Thierry Crouzet

Automatic translation from French

If anything keeps us gravellists from sleeping, it's the pneumatic issue. We are constantly looking for the comfort / resistance compromise while looking for the ideal combo on road, track and single, combo depending of course on our uses and the playgrounds at our disposal.

I'm not going to tell you which tires to use, I would love to know and for that I would have to have tested dozens of them for months. I just want to tell you where I am after 18 months of gravel.

I started my gravellist life with Specialized Sawtooth 2Bliss Ready mounted as standard on my Diverge (38 mm, 500 g, road / track / single ratio: 40/60/0). After 3000 km on the Florida levees, they were like new and I had never punctured, but I replaced them, because they were too uncomfortable on battered paths, even at 2 bars (the Diverge itself not being very comfortable - it is a racing machine, super playful, but with which I will not go in bikepacking).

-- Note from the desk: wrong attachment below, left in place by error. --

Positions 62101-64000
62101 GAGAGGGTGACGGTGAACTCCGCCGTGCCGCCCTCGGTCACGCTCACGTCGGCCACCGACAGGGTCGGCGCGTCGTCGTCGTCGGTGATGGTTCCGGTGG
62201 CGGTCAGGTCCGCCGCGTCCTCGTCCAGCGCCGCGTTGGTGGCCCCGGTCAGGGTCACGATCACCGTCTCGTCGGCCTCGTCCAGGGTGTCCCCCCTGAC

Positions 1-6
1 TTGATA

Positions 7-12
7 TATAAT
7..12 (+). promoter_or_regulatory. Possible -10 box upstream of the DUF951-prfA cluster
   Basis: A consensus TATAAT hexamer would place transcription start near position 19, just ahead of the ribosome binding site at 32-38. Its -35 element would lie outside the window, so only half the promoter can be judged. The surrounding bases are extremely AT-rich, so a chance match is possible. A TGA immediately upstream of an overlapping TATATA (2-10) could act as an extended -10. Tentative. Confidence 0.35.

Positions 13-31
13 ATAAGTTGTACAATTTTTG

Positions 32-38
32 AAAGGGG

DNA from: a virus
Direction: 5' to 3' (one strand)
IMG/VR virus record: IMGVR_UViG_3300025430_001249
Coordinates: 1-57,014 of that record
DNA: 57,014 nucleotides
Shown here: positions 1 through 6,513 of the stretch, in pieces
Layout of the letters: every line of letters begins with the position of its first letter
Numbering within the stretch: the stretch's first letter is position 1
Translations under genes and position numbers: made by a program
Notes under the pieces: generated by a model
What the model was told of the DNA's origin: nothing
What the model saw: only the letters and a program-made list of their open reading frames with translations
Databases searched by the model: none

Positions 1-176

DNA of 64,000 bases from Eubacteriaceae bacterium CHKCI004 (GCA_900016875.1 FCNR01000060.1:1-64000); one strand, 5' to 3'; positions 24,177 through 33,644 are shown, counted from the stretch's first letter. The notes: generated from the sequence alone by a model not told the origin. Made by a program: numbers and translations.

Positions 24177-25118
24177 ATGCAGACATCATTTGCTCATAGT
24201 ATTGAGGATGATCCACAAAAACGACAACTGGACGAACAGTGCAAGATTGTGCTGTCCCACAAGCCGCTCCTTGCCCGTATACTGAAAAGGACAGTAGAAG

In the US, in my corner and beyond to Dirty Kanza, many gravellists swore by the WTB Resolute (42 mm, 460 g, route / track / single ratio: 20/50/30 ). So I mounted them on my Roval C38 , without the slightest concern, especially since I didn't have a compressor and I made them slam at the pump. I told myself that those who had difficulties had never fitted tubeless MTB tires. When inflated, these tires were almost 43mm, I was on the verge of acceptable for my Diverge (and that’s what I was looking for, climb as wide as possible to maximize comfort). I also wanted comfortable tires on all terrains.

WTB Resolute
WTB Resolute

I immediately noticed that the performance was lower on the road (more studs, wider) while remaining very good on land with much higher comfort (in addition to providing better seating, these tires were more flexible). But no luck, I burst on the first outing, picking up a drywall screw in the back. I think I would have punctured with any tire (especially since like a fool I removed the screw before going home). I repaired it with a patch and reassembled the tire, which did not betray me for nearly 3,000 km.